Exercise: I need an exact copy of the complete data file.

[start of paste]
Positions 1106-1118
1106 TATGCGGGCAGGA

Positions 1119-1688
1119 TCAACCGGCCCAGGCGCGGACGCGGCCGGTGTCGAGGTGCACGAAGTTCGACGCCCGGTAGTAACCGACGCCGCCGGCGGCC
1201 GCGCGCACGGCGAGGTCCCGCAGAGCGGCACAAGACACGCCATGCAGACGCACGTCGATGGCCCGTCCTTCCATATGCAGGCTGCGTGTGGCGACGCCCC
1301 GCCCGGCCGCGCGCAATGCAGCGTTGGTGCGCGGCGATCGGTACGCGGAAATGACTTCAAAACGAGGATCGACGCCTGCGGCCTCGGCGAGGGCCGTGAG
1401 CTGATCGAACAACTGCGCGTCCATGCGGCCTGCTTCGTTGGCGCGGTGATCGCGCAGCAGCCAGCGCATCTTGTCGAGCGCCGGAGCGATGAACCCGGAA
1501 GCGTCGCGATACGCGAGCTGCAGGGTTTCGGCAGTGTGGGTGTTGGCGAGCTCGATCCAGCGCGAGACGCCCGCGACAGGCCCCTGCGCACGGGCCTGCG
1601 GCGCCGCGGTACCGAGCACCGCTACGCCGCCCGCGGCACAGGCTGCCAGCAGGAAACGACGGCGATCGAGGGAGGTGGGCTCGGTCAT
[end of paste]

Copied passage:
Positions 1106-1118
1106 TATGCGGGCAGGA

Positions 1119-1688
1119 TCAACCGGCCCAGGCGCGGACGCGGCCGGTGTCGAGGTGCACGAAGTTCGACGCCCGGTAGTAACCGACGCCGCCGGCGGCC
1201 GCGCGCACGGCGAGGTCCCGCAGAGCGGCACAAGACACGCCATGCAGACGCACGTCGATGGCCCGTCCTTCCATATGCAGGCTGCGTGTGGCGACGCCCC
1301 GCCCGGCCGCGCGCAATGCAGCGTTGGTGCGCGGCGATCGGTACGCGGAAATGACTTCAAAACGAGGATCGACGCCTGCGGCCTCGGCGAGGGCCGTGAG
1401 CTGATCGAACAACTGCGCGTCCATGCGGCCTGCTTCGTTGGCGCGGTGATCGCGCAGCAGCCAGCGCATCTTGTCGAGCGCCGGAGCGATGAACCCGGAA
1501 GCGTCGCGATACGCGAGCTGCAGGGTTTCGGCAGTGTGGGTGTTGGCGAGCTCGATCCAGCGCGAGACGCCCGCGACAGGCCCCTGCGCACGGGCCTGCG
1601 GCGCCGCGGTACCGAGCACCGCTACGCCGCCCGCGGCACAGGCTGCCAGCAGGAAACGACGGCGATCGAGGGAGGTGGGCTCGGTCAT